The new law further recognises that there are situations where an individual may have a reasonable excuse to display Nazi insignia in “good faith”, which can entail “academic, artistic, or educational” purposes or “for another purpose in the public interest”.
The new offence follows section 93Z in the Crimes Act, which is a law that acts in a similar manner to prevent “publicly threatening or inciting violence on grounds of race, religion, sexual orientation, gender identity or intersex or HIV/AIDS status”.
What is a ‘public act’?
The new law is limited to displays which amount to a ‘public act’ and does not extend to private settings.
Under the law, a public act is defined as:
- any form of communication (including speaking, writing, displaying notices, playing of recorded material, broadcasting and communicating through social media and other electronic methods) to the public,
- any conduct (including actions and gestures and the wearing or display of clothing, signs, flags, emblems and insignia) observable by the public, or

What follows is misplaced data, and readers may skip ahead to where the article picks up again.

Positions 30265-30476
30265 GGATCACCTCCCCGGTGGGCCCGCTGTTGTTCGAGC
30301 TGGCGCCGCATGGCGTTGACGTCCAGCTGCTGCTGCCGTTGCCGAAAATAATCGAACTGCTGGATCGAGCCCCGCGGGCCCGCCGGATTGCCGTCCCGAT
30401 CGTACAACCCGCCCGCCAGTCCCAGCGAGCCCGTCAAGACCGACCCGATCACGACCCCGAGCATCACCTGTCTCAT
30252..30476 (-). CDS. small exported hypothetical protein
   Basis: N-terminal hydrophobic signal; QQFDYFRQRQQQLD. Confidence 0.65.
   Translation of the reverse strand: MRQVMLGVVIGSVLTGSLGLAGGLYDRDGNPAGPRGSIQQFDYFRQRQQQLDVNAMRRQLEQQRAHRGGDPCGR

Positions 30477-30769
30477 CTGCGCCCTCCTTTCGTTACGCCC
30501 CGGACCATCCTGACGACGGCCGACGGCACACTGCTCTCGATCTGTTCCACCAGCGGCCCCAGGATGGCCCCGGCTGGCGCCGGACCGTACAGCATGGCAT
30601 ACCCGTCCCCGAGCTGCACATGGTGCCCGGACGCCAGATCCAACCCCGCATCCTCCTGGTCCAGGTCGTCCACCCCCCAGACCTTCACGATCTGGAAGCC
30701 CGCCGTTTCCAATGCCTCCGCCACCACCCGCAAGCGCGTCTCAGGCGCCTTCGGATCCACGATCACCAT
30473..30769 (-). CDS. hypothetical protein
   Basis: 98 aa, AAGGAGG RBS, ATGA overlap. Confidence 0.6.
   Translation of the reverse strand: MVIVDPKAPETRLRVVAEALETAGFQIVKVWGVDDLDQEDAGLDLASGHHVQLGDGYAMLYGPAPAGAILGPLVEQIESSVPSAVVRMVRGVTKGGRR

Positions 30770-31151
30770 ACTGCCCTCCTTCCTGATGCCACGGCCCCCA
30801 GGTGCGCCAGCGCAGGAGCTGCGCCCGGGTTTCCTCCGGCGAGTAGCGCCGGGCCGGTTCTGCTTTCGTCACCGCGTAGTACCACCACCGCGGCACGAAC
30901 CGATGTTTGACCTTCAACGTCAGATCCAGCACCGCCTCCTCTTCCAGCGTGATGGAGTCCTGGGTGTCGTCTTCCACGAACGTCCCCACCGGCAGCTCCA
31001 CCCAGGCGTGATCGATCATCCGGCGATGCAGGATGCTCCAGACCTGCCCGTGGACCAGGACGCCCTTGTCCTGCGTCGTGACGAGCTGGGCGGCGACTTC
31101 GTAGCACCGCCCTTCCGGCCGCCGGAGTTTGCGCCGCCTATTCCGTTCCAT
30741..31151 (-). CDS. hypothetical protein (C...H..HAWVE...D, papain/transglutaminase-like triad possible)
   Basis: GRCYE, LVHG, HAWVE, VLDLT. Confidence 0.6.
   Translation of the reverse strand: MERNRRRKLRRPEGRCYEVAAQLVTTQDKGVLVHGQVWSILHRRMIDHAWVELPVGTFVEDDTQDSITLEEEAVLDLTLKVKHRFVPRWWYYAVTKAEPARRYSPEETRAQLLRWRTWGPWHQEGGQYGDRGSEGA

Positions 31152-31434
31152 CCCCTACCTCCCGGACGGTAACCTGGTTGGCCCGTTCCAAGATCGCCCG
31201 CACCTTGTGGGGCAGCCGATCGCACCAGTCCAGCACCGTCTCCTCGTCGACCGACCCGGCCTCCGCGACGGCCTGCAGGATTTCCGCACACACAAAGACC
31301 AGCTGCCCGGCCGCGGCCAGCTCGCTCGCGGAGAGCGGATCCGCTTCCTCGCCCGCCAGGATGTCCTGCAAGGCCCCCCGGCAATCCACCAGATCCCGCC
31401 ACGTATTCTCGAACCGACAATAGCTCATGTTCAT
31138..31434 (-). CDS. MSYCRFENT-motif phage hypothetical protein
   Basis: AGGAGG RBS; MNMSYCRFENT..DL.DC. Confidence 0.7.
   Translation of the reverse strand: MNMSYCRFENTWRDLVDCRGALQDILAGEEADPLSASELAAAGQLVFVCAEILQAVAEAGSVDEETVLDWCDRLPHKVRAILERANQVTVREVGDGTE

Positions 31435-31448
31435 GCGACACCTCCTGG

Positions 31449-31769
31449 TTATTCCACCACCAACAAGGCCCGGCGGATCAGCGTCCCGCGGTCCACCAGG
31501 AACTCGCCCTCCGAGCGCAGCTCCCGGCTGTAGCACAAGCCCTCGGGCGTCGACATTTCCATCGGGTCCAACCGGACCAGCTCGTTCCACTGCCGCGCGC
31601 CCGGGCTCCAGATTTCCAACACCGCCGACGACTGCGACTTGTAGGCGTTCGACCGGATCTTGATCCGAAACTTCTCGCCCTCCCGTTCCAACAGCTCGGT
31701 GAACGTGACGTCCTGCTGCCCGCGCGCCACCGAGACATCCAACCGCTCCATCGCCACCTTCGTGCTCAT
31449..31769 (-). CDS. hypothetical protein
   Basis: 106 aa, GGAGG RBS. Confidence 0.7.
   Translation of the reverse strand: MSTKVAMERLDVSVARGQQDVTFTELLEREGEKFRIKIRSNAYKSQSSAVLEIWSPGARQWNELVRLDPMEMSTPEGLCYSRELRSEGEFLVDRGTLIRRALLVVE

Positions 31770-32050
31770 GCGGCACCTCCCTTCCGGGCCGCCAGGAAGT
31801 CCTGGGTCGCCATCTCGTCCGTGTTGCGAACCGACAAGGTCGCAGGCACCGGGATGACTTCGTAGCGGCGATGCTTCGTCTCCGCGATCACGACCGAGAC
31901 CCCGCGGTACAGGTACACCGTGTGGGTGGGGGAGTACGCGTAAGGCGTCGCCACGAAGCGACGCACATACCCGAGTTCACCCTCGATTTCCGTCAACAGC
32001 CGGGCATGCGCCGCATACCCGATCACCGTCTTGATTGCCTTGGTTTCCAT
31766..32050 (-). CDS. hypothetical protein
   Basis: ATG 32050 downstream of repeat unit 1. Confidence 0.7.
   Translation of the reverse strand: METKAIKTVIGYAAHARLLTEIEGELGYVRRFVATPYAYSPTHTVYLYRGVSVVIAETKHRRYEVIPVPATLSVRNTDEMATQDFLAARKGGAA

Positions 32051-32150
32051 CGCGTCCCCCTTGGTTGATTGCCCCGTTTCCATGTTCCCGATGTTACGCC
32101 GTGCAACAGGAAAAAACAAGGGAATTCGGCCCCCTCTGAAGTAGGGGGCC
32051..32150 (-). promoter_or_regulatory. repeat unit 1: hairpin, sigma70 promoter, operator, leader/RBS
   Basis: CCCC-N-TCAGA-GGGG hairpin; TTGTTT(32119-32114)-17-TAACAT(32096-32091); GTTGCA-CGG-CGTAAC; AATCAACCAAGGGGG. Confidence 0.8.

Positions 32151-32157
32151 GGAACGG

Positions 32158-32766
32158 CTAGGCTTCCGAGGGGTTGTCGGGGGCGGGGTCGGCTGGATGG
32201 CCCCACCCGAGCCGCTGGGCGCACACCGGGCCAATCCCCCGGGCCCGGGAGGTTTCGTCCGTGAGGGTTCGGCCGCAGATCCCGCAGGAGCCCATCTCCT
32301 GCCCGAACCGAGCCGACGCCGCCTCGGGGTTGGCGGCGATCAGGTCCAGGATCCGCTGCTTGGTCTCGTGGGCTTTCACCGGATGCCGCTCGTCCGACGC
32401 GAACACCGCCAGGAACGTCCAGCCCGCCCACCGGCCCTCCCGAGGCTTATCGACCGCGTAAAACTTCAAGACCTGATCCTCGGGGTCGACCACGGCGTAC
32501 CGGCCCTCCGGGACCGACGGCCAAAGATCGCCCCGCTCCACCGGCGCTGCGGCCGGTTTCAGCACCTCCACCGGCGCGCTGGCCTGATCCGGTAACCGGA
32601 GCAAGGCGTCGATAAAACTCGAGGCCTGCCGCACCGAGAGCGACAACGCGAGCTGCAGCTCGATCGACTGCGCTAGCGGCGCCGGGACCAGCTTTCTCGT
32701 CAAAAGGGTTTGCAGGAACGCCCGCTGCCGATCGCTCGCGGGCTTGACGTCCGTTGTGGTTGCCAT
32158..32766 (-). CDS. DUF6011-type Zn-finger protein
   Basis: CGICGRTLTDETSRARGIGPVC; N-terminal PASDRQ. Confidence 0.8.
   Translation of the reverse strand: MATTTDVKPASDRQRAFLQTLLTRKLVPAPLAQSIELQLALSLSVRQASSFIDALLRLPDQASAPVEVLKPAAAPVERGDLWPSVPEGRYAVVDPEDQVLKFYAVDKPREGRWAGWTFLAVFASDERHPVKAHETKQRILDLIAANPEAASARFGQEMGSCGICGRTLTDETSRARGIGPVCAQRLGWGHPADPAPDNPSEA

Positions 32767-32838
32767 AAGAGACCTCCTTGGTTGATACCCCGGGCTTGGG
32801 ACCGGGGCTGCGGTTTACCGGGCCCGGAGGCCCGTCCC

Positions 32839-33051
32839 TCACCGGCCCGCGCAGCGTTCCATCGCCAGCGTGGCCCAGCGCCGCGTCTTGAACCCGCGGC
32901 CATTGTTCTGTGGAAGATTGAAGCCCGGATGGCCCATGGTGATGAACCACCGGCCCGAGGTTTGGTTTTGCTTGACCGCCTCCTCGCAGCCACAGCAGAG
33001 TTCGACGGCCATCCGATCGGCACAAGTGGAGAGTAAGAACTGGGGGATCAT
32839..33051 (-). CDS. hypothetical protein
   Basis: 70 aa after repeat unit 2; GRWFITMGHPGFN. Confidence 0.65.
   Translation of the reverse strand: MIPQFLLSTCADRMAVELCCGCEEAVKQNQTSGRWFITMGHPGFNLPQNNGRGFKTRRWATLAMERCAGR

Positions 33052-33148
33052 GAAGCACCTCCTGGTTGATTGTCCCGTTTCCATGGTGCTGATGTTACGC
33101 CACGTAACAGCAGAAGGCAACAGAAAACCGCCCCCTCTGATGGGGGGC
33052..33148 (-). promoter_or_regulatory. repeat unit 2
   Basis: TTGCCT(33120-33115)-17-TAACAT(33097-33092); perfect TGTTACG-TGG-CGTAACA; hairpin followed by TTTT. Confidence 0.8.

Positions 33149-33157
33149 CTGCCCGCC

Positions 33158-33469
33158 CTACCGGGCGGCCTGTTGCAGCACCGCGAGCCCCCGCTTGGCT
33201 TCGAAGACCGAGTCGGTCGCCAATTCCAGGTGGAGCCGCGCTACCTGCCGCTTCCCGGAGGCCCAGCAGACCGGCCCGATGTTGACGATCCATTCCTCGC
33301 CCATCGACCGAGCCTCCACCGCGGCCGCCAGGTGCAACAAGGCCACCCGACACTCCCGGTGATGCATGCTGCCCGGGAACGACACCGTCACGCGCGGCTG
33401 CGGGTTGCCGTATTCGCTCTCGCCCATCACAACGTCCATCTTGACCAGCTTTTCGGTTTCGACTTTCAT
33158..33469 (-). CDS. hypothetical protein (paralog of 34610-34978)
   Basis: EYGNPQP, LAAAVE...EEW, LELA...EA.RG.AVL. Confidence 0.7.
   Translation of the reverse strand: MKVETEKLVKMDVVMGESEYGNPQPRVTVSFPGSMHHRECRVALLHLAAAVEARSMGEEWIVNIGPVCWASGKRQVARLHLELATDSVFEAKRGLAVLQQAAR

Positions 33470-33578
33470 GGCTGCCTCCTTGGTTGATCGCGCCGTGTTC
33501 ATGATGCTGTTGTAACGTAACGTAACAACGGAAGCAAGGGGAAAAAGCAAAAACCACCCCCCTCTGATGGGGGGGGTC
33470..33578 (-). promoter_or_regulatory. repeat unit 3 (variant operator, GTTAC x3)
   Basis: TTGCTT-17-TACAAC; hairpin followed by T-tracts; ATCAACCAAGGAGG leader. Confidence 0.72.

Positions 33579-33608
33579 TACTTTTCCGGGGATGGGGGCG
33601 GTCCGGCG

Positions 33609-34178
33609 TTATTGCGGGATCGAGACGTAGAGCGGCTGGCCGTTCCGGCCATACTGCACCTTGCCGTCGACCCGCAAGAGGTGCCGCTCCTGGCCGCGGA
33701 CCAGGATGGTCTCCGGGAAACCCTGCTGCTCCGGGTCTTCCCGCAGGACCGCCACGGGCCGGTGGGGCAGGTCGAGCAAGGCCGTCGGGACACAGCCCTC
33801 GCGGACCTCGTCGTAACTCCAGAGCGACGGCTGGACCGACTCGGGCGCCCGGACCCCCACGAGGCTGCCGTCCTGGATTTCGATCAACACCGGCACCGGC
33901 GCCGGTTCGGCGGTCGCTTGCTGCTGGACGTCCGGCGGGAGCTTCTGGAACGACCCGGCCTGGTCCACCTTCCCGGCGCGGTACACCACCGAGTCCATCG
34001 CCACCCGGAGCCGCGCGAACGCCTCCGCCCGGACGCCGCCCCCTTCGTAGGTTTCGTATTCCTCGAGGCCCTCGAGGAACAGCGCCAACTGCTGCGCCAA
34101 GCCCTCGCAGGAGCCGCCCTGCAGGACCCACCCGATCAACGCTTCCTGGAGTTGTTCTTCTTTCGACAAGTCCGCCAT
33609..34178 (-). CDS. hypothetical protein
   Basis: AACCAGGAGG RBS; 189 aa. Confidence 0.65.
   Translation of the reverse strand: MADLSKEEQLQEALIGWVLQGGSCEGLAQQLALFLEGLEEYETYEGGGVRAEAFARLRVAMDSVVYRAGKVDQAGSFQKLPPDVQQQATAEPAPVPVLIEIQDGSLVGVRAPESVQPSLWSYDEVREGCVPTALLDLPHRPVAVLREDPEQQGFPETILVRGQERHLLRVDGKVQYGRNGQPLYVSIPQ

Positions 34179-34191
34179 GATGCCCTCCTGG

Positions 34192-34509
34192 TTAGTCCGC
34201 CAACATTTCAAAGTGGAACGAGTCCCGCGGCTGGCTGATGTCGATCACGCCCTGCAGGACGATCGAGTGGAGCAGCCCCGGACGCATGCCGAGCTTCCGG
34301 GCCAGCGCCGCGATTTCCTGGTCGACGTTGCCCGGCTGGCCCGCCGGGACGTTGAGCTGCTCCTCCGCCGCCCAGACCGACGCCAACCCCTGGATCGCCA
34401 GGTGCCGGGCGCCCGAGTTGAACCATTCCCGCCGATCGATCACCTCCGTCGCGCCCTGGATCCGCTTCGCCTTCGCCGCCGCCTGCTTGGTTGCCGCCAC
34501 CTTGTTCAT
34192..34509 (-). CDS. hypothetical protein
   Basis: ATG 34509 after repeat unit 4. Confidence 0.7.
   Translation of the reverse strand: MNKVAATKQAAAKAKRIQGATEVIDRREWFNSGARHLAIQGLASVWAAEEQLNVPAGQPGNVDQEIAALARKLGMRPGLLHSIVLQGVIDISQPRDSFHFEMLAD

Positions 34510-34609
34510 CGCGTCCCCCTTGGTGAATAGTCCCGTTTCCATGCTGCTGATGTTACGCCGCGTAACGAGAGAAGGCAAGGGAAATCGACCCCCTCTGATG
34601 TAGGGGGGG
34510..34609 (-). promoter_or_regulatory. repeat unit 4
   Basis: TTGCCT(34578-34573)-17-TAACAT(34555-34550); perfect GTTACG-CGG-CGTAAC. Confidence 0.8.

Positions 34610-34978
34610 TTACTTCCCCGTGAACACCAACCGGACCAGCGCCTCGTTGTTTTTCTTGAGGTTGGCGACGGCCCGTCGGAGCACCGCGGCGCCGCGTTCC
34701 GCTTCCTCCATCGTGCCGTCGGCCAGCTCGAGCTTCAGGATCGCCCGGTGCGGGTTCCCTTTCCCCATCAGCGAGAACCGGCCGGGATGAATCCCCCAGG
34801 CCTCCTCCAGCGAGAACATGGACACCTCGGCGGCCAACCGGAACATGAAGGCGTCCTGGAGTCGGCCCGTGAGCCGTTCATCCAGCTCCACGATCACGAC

- the distribution or dissemination of any matter to the public.
A suburban threat
On introducing the Labor bill into state parliament last year, then NSW shadow counterterrorism minister Walt Secord explained that the rise in “conspiracy theories and… neoNazi activity spurred on by social media, especially during COVID” has seen an increase in the display of Nazi symbols.
The now former Labor shadow counterterrorism minister added that between June 2018 and April 2020, there were 31 reported incidents where Nazi symbols were publicly displayed in NSW, while over October 2019 and September last year, 331 antisemitic incidents had been logged nationwide.
In October 2020, ASIO boss Mike Burgess explained that 30 to 40 percent of his agency’s workload now consists of monitoring far-right extremism, while last October, the AFP’s Joint Terrorism Team stated that its white supremacist caseload had risen by 750 percent over the 18 months prior.
Then NSW police commissioner Mick Fuller told an estimates hearing last September that far-right extremism has been on the rise over the past five years, that this had escalated over the pandemic period, and he estimated it was taking up 20 percent of his force’s counterterrorism effort.